As West Kootenay police step up enforcement this month for the RCMP’s province-wide Distracted Driving and Occupant Restraint Campaign – it’s important to recognize that distracted driving violations extend far beyond talking and texting on a cell phone.
In the Kootenays, people have been caught behind the wheel – and fined – for driving while eating soup with a spoon, driving while putting make-up on, driving wearing headphones on both ears, and driving with a dog in the driver’s lap.
And these were just the instances that immediately came to mind for Sgt. Chad Badry from West Kootenay Traffic Services.
“(There is) much more,” he recalled.
“And, unfortunately, we are still seeing a high number of people using their cell phones while driving. We are seeing a rise in the number of violations tickets issues in relation to cell phone use.”
To crackdown on distracted drivers and restraint noncompliance, Badry says traffic services is planning a one-day blitz in addition to some focused enforcement throughout September.
Besides watching for a range of distracted driving offences, it’s important to know that the other key violation police are targeting, occupant restraint, is about much more than the click of a seatbelt.
Officers will be checking for seatbelts, yes. But they’ll also be looking for compliance with lap belts, infant and child restraints, and booster seats.
“Not wearing a seatbelt/ restraint is still an issue,” he told the Trail Times. “Both of these offences are easily prevented and the result of being distracted or not wearing your seatbelt can be devastating.”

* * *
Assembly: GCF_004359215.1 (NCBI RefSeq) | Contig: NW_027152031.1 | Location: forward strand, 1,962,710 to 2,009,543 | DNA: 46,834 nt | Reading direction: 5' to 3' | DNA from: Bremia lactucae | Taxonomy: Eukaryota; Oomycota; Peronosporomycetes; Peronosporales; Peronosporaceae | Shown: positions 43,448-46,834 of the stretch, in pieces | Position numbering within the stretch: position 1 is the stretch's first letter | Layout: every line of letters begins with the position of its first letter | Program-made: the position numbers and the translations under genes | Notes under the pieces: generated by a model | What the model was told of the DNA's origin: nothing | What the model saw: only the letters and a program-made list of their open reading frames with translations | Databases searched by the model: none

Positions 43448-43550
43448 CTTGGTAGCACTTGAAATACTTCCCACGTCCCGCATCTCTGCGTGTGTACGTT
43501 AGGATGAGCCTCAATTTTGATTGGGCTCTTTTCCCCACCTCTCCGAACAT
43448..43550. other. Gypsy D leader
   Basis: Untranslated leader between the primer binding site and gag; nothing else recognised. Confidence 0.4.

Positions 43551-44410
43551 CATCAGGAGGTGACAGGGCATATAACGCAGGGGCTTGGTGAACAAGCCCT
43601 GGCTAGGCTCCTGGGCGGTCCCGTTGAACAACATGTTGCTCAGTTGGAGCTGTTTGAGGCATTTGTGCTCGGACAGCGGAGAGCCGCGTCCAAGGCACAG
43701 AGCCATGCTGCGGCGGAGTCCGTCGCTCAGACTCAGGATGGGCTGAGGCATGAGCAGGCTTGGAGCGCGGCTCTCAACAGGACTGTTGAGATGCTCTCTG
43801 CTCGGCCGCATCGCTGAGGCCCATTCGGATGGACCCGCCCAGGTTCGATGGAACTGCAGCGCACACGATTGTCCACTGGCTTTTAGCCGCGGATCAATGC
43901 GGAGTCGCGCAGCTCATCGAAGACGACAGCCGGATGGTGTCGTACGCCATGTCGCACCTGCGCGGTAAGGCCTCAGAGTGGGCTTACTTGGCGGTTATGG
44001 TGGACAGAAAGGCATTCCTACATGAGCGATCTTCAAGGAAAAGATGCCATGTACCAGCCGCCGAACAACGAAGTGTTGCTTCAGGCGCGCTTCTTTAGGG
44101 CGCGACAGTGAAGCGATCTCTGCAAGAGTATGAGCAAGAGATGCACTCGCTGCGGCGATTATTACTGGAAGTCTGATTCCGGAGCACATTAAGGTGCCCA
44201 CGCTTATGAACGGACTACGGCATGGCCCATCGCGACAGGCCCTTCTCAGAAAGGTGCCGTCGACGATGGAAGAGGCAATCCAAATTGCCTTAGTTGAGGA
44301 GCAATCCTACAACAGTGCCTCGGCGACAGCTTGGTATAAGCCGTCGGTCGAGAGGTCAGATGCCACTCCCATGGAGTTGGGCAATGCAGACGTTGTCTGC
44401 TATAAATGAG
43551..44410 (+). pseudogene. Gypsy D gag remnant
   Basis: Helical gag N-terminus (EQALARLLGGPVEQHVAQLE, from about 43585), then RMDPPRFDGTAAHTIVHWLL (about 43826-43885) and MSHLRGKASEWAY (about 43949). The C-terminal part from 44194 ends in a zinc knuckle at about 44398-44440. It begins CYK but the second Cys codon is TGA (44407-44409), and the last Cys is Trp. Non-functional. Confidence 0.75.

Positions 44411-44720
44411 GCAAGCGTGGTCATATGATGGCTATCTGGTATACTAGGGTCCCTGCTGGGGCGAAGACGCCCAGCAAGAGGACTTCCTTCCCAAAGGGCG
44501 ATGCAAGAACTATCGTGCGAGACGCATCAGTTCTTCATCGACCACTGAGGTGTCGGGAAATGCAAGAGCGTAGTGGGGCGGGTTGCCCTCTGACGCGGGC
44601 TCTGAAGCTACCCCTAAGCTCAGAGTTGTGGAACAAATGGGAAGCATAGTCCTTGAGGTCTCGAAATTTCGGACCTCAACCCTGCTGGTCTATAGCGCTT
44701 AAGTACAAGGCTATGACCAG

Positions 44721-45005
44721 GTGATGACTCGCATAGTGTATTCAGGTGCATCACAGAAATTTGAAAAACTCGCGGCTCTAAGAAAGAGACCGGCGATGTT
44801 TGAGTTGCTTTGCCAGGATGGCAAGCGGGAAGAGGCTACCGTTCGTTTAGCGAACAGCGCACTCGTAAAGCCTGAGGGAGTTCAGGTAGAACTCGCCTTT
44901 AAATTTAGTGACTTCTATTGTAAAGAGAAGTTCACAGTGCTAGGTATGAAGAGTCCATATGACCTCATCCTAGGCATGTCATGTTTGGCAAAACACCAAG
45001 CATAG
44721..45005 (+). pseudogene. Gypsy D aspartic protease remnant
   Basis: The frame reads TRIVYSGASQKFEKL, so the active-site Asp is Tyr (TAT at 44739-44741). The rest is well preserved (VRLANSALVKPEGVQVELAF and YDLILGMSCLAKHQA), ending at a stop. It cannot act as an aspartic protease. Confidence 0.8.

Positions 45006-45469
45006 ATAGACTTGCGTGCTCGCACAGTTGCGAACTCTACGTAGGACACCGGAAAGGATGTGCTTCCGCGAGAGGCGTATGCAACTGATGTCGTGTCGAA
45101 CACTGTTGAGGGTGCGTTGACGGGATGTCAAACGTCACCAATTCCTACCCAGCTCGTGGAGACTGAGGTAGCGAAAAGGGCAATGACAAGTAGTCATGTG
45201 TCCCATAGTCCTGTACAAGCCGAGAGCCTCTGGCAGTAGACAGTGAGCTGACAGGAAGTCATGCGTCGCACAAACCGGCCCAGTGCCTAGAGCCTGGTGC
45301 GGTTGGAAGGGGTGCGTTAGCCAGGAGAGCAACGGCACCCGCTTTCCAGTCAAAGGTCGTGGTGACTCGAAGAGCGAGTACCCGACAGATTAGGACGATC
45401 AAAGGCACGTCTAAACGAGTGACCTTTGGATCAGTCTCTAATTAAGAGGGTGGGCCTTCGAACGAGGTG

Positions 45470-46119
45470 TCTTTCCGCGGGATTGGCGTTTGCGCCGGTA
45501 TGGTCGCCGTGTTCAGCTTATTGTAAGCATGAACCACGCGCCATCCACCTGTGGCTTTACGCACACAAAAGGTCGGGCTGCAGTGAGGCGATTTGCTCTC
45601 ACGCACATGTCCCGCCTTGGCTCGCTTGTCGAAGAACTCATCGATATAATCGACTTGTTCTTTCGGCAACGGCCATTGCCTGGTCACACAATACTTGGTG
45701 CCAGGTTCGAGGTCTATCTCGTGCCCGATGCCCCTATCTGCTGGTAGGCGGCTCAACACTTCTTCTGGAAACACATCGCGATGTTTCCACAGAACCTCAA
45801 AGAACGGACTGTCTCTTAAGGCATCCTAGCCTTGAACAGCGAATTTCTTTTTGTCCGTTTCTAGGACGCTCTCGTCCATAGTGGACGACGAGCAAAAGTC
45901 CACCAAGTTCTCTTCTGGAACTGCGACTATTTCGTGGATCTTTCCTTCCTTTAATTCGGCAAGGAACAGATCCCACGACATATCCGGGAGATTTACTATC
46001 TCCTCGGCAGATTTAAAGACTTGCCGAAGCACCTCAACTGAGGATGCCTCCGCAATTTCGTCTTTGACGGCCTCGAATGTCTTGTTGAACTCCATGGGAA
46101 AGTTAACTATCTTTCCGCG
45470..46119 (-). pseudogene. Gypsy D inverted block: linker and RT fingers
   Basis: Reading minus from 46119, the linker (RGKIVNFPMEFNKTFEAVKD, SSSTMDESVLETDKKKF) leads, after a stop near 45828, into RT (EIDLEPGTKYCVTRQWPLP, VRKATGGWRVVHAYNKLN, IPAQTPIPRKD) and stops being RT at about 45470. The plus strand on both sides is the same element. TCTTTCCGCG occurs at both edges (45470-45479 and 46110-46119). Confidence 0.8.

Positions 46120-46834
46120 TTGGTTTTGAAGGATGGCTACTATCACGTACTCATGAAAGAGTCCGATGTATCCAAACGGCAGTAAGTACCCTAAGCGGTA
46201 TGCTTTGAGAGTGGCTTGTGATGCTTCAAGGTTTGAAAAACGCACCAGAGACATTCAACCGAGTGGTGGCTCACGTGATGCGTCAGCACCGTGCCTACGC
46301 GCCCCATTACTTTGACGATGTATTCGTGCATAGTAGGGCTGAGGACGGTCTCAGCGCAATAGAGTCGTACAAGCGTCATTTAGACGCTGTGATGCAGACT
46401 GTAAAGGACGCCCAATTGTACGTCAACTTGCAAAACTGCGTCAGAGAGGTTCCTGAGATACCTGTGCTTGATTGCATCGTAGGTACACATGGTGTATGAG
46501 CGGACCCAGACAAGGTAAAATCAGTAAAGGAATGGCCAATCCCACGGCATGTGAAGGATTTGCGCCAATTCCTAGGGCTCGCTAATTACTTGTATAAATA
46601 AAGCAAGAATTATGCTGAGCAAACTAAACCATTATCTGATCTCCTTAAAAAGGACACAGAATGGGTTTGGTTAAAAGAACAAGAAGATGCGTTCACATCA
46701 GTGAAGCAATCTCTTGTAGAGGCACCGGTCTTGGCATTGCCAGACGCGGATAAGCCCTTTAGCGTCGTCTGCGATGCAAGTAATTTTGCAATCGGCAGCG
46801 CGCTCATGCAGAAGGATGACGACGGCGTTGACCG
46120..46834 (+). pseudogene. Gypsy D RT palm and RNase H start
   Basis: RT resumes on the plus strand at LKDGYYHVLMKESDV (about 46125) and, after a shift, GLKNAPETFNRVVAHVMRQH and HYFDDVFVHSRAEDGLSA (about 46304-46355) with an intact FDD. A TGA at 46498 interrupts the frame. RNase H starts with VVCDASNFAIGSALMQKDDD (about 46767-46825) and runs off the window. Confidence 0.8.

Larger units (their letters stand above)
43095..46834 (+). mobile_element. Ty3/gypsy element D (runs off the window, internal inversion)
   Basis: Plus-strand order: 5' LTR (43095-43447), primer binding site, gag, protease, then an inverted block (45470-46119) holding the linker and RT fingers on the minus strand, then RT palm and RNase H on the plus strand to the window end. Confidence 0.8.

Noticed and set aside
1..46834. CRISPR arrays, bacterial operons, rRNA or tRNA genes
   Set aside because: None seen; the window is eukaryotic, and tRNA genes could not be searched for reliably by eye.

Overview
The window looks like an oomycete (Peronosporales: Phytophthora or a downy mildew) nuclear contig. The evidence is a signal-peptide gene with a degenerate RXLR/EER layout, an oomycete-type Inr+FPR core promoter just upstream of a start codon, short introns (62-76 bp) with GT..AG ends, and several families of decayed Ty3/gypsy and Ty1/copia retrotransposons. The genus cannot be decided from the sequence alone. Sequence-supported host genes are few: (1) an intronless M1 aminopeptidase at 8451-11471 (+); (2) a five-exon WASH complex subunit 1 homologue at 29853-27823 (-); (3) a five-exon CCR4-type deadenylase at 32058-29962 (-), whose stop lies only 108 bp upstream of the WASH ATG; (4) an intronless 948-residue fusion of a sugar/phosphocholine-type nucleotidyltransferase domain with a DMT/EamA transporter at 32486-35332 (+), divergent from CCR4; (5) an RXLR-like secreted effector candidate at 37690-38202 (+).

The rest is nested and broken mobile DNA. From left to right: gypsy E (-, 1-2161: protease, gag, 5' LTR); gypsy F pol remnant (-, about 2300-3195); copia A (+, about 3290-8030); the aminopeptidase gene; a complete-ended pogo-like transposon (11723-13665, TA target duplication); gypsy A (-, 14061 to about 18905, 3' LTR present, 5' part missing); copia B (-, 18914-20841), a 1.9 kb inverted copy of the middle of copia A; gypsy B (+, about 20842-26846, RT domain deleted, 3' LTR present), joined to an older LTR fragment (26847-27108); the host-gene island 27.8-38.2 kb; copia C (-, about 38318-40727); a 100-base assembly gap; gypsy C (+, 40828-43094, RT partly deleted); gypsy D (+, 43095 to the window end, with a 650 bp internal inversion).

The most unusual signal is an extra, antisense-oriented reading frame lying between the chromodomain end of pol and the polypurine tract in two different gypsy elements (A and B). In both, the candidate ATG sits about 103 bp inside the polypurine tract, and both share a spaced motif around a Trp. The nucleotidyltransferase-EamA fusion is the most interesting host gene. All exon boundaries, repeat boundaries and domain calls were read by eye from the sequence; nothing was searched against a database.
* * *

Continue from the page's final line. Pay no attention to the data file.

Badry then mentioned the serious injuries one driver, a 40-year old man, suffered in a head-on crash near Nelson earlier this year. This driver reportedly was not wearing his seatbelt, was thrown from his car, and suffered critical injuries.
The other driver, a 36-year old woman wearing her seatbelt, was not seriously injured. Further, Badry reported there was a third vehicle caught up in the accident, but there were no injuries to the occupants as a result of the hit.
“The sad part is that wearing a seatbelt can make serious crashes survivable or minor crashes, without injury,” he said. “Whereas people who choose to not wear a seatbelt are not surviving serious crashes and/or suffer significant injuries for crashes where they should not be injured at all or would receive only minor injuries.”
According to provincial data, an average of 77 people die each year where driver distraction was a contributing factor and another 52 people die each year for failing to use a restraint.